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preschool evaluations

I'm gonna say it again: preschool evaluations are the best. At least they are for me, a manager of engineers who need to work together. You don't even need a preschooler to understand what I'm saying, just google preschool assessment forms and see what kinds of things they are evaluated on. Yes there are the "skills" like coloring in the lines, knowing letters, pointing out which shape is the triangle. But if you're going to a good preschool the kids spend a lot of time just playing so their evaluation is based on this life-changing new question: can you handle the WORLD?

For example:
- Plays independently with minimal supervision
- Shares willingly
- Uses words to express needs
- Respects the personal space of others
- Participates in group activities
- Willing to try new things
- Invites others to join in group play

These are things that preschool teachers discuss with you at length, and then you never hear about them again. From what I've read, some parents never hear about them PERIOD, as there is more and more pressure from preschools to drill kids on mundane facts so they can recognize letters before anybody on their block and impress adults by reciting the periods of the paleozoic period.

If I had to do it over again, I might request to see an evaluation form that's used for conferences before I pick the preschool. I lucked out - the school we picked based on simple toys, degreed teachers, and cheapness evaluates mostly on social and behavioral skills with a side note about recognizing triangles. But behavior is the priority.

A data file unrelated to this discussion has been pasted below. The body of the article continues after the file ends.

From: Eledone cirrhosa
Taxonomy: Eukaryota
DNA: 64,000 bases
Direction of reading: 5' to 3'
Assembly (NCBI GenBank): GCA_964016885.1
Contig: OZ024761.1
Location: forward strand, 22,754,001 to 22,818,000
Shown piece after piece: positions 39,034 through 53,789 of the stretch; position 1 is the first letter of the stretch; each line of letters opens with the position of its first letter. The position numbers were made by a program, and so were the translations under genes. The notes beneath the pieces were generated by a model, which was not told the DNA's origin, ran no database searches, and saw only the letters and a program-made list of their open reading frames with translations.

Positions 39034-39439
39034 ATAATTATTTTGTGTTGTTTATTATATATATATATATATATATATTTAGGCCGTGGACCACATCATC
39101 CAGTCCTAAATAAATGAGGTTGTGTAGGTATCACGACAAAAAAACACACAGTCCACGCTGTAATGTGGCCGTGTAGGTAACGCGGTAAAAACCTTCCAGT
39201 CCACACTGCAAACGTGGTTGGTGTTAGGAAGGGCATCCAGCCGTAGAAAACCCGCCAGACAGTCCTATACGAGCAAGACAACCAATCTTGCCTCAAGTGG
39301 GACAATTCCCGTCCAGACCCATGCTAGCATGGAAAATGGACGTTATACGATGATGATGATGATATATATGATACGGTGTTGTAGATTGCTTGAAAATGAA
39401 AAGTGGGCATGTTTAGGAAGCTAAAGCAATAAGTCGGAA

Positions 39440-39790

I read a great book, "Becoming Brilliant", about this topic. I'll blog more about it in the future but it's too big for one entry. The basic point though: we live in a world where facts are readily available, but we still value facts and content in education. Critical thinking and the ability to work in groups is on the downtrend.

I KNOW, because I work with grown ass people who cannot "use words to express needs". I love them, sometimes... anyway...

I sat in Olive's preschool evaluation hearing about how she's a bright little kid who can write her name like a pro but they're still dealing with these "meltdowns" when she doesn't use her words to say what she wants, and the teacher explained that they're working on it, but it's also a common issue with three year olds and she will grow out of it.

Let's just pretend that I'd come from a meeting with adults yelling "No you SAID YOU'D WRITE THAT REPORT IT'S NOT MY JOB" rather than declaring calmly, "here's where we are now, the deliverable isn't done, we all agree it's critical so now we just have to decide who is best equipped in this team to handle it?" All I could think was I'm not so sure everyone grows out of it. We just assume it's handled when you're three feet tall and never speak of it again.

I think we should keep working on those skills, everyone.

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( 5 comments — Leave a comment )
Apr. 15th, 2017 02:04 pm (UTC)
I think this behavioral evaluation would be of more use than my work's current performance review system.

(My job would be easier if we did just yell at each other and get it over with instead of the passive-aggression Olympics we currently do.)
Apr. 15th, 2017 04:33 pm (UTC)
You're right, preschool evaluations based on behaviors sound like they should be continued well into adulthood.
Apr. 15th, 2017 09:08 pm (UTC)
Apr. 15th, 2017 09:09 pm (UTC)
oh I found the actual like button :-)
Apr. 16th, 2017 03:05 am (UTC)
Grading myself (age 79):
- Plays independently with minimal supervision: Highly competent in this skill.
- Shares willingly: Needs work.
- Uses words to express needs: Is showing signs of regressing in this area.
- Respects the personal space of others: Sometimes needs cautioning about others' boundaries.
- Participates in group activities: Usually participates.
- Willing to try new things: Is still hesitant; needs encouragement frequently.
- Invites others to join in group play. Does so except when over-tired.
( 5 comments — Leave a comment )

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